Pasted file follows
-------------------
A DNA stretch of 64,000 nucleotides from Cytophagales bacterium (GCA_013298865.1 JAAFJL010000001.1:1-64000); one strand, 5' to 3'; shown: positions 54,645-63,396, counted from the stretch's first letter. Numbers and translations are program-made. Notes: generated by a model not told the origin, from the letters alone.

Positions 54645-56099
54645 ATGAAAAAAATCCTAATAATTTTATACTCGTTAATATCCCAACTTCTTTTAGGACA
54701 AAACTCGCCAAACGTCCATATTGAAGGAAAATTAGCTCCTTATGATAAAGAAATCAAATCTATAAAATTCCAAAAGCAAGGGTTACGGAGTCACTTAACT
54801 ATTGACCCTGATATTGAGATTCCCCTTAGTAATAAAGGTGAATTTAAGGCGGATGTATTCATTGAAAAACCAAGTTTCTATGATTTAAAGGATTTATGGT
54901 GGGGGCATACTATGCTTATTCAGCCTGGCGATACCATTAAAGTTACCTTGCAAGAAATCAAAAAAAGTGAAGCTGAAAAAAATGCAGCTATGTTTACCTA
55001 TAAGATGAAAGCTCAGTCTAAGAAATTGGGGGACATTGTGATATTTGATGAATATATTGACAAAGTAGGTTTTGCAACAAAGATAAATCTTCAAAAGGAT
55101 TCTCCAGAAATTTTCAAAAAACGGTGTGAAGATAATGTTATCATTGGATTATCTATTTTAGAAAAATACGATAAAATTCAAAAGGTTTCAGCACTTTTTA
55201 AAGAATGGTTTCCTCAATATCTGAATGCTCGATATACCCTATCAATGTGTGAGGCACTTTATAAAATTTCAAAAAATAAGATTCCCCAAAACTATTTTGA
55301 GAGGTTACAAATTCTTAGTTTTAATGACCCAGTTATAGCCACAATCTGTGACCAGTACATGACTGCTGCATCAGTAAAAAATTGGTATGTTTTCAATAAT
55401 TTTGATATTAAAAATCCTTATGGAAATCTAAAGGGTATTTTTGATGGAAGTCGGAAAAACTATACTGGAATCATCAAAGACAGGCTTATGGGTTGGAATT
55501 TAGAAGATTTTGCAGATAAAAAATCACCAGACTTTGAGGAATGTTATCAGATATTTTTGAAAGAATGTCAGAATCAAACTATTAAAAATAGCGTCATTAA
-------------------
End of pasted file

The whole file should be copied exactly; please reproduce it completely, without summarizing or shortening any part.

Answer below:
A DNA stretch of 64,000 nucleotides from Cytophagales bacterium (GCA_013298865.1 JAAFJL010000001.1:1-64000); one strand, 5' to 3'; shown: positions 54,645-63,396, counted from the stretch's first letter. Numbers and translations are program-made. Notes: generated by a model not told the origin, from the letters alone.

Positions 54645-56099
54645 ATGAAAAAAATCCTAATAATTTTATACTCGTTAATATCCCAACTTCTTTTAGGACA
54701 AAACTCGCCAAACGTCCATATTGAAGGAAAATTAGCTCCTTATGATAAAGAAATCAAATCTATAAAATTCCAAAAGCAAGGGTTACGGAGTCACTTAACT
54801 ATTGACCCTGATATTGAGATTCCCCTTAGTAATAAAGGTGAATTTAAGGCGGATGTATTCATTGAAAAACCAAGTTTCTATGATTTAAAGGATTTATGGT
54901 GGGGGCATACTATGCTTATTCAGCCTGGCGATACCATTAAAGTTACCTTGCAAGAAATCAAAAAAAGTGAAGCTGAAAAAAATGCAGCTATGTTTACCTA
55001 TAAGATGAAAGCTCAGTCTAAGAAATTGGGGGACATTGTGATATTTGATGAATATATTGACAAAGTAGGTTTTGCAACAAAGATAAATCTTCAAAAGGAT
55101 TCTCCAGAAATTTTCAAAAAACGGTGTGAAGATAATGTTATCATTGGATTATCTATTTTAGAAAAATACGATAAAATTCAAAAGGTTTCAGCACTTTTTA
55201 AAGAATGGTTTCCTCAATATCTGAATGCTCGATATACCCTATCAATGTGTGAGGCACTTTATAAAATTTCAAAAAATAAGATTCCCCAAAACTATTTTGA
55301 GAGGTTACAAATTCTTAGTTTTAATGACCCAGTTATAGCCACAATCTGTGACCAGTACATGACTGCTGCATCAGTAAAAAATTGGTATGTTTTCAATAAT
55401 TTTGATATTAAAAATCCTTATGGAAATCTAAAGGGTATTTTTGATGGAAGTCGGAAAAACTATACTGGAATCATCAAAGACAGGCTTATGGGTTGGAATT
55501 TAGAAGATTTTGCAGATAAAAAATCACCAGACTTTGAGGAATGTTATCAGATATTTTTGAAAGAATGTCAGAATCAAACTATTAAAAATAGCGTCATTAA